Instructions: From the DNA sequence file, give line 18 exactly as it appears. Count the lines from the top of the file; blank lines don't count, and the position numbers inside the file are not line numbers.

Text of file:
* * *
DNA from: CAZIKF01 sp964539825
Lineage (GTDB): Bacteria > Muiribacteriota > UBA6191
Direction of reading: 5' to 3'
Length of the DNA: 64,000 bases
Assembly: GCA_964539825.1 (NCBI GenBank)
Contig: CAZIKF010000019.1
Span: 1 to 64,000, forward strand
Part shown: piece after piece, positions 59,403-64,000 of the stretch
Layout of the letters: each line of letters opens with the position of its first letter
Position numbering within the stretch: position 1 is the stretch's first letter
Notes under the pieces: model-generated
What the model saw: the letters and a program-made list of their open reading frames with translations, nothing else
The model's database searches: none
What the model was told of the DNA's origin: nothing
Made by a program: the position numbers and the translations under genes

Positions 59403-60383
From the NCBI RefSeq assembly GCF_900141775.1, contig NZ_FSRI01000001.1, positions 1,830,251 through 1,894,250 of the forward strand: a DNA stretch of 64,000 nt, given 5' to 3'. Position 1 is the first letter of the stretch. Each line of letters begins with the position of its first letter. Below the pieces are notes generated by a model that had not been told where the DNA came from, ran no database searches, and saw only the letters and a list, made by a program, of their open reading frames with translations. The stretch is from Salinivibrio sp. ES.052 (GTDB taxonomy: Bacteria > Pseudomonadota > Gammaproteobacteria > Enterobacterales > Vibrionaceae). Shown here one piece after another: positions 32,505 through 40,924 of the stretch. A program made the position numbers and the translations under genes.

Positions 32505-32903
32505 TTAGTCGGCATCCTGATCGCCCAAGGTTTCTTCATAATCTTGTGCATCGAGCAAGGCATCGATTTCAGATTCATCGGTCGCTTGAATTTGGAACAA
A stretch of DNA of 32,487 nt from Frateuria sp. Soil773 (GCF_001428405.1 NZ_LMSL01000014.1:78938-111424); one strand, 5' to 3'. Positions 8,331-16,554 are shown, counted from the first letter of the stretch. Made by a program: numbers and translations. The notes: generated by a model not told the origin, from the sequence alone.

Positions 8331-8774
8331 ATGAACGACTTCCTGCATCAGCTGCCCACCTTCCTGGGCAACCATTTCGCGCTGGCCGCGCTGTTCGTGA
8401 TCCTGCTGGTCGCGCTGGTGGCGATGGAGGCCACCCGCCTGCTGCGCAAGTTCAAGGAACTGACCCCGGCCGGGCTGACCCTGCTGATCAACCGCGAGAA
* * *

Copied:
Positions 32505-32903